Yes. I understand most of that. Some if it I don't particularly like your description, but, in general, I agree.and you understand that municipal police departments are trained, hired, screened, supervised, under the organization known as a municipal corporation and subject to no oversight by any entity other than that of the municipal corporation's elected officials? and you understand that there are at least 17,000 separate, independent, policing authorities in the United States, each governed and overseen only by elected and appointed municipal officers?
and that there is NO mandatory requirement that they report ANYTHING to ANYBODY except the aforesaid elected and appointed municipal officials?
They are accountable to a chief of police, a mayor, and a city council. The people of a community elect those people or, in the case of COP, they are appointed by an elected person or group. So, there is community accountability. Obviously, there have been some spectacular failures that we can point to, but that accountability keeps most police departments honest and responsive to the community they serve.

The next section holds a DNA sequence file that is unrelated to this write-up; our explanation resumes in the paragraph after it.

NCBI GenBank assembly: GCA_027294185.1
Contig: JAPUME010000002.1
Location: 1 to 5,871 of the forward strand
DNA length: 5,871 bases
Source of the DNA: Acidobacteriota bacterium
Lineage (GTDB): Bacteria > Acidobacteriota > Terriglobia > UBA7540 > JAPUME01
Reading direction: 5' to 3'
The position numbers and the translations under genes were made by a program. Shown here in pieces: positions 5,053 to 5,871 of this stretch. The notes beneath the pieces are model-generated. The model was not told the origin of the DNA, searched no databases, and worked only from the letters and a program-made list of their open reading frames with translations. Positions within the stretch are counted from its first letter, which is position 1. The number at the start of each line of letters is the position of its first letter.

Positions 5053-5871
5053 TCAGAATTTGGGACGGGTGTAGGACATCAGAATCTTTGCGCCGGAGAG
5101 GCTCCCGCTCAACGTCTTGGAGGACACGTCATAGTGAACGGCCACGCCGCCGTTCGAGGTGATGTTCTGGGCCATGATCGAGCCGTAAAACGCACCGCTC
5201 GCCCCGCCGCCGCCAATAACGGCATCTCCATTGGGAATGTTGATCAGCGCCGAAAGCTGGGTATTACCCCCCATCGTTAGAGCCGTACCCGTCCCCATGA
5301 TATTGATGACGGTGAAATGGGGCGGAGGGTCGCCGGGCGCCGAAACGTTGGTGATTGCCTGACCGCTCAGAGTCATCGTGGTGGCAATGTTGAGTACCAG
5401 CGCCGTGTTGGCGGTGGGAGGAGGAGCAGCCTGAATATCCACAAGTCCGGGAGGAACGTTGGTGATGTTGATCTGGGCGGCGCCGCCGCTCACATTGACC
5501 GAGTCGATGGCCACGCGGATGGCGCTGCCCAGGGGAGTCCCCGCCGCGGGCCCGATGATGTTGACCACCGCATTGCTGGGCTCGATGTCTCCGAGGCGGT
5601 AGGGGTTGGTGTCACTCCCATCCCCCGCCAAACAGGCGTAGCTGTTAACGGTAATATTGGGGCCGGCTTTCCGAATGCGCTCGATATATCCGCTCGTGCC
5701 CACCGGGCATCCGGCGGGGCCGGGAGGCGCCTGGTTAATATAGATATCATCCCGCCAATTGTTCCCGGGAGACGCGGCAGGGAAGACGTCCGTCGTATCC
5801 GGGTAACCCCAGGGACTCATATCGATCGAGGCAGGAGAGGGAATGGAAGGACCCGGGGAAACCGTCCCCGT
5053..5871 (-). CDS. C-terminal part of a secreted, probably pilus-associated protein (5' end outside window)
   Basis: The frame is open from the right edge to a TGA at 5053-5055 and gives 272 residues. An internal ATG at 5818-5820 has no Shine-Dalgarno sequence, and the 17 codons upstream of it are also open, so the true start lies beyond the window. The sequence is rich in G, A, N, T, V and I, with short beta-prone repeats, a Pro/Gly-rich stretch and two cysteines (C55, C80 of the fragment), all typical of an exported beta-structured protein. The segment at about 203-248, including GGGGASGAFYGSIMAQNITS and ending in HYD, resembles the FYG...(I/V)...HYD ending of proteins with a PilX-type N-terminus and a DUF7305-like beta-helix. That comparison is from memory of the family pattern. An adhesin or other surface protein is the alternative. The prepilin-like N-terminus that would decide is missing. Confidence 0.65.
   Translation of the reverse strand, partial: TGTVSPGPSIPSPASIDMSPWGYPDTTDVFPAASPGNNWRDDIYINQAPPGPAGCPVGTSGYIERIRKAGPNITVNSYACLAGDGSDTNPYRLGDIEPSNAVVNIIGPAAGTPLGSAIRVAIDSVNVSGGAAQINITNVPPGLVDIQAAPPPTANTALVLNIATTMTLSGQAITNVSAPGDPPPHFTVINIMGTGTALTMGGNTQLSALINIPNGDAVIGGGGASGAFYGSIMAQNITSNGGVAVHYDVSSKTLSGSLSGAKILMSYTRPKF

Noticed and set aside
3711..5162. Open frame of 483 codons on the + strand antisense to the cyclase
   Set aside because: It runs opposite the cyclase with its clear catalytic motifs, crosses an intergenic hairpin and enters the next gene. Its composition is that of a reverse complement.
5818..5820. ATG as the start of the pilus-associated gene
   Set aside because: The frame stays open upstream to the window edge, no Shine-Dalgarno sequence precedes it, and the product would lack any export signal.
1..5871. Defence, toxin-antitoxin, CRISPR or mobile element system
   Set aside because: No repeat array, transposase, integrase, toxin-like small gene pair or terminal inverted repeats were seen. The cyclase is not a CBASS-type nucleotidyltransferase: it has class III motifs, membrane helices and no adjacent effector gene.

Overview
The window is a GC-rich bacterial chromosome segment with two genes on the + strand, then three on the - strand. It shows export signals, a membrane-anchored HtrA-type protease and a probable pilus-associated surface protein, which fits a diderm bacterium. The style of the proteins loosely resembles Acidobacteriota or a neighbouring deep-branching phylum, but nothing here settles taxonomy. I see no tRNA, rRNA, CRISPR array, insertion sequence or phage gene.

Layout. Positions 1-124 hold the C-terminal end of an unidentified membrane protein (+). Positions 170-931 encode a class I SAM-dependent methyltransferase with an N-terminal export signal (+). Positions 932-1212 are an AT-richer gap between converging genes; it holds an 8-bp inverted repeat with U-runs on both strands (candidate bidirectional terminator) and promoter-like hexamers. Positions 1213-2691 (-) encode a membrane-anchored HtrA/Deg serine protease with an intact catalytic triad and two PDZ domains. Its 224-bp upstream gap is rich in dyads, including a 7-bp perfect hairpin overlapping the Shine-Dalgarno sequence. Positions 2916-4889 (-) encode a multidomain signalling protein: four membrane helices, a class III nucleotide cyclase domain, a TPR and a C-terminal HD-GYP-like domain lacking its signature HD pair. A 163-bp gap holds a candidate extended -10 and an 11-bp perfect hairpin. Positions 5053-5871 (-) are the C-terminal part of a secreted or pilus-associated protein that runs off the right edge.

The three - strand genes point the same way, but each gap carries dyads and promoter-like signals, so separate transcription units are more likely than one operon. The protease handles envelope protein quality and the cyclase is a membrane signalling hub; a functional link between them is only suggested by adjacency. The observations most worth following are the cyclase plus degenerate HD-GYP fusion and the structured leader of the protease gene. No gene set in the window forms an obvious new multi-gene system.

Where your narrative leads is toward federalization of local police - which I strongly oppose. First, I would need an example of where federalizing any thing made that thing better. Secondly, despite ample examples of where community accountability has failed, that community still will have a better sense of what needs to be done than some anus sphincter sitting at a desk in DC. FWIW